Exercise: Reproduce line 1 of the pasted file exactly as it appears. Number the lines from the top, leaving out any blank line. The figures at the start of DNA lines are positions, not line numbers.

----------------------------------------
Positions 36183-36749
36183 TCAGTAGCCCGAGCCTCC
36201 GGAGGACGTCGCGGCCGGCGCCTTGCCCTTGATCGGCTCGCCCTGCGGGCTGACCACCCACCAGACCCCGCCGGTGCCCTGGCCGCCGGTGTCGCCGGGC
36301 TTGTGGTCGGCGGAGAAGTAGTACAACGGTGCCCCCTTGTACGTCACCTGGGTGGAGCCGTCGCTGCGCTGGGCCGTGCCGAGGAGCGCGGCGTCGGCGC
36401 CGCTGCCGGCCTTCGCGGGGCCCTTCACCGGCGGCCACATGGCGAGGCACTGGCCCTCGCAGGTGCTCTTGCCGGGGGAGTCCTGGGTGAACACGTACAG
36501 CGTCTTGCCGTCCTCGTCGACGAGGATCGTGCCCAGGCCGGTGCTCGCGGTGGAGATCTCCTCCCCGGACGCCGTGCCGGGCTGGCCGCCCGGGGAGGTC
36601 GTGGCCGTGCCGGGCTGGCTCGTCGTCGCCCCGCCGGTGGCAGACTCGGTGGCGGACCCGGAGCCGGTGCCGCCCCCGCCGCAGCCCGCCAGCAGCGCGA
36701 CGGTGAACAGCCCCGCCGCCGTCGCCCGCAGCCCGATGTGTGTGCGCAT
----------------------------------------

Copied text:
Positions 36183-36749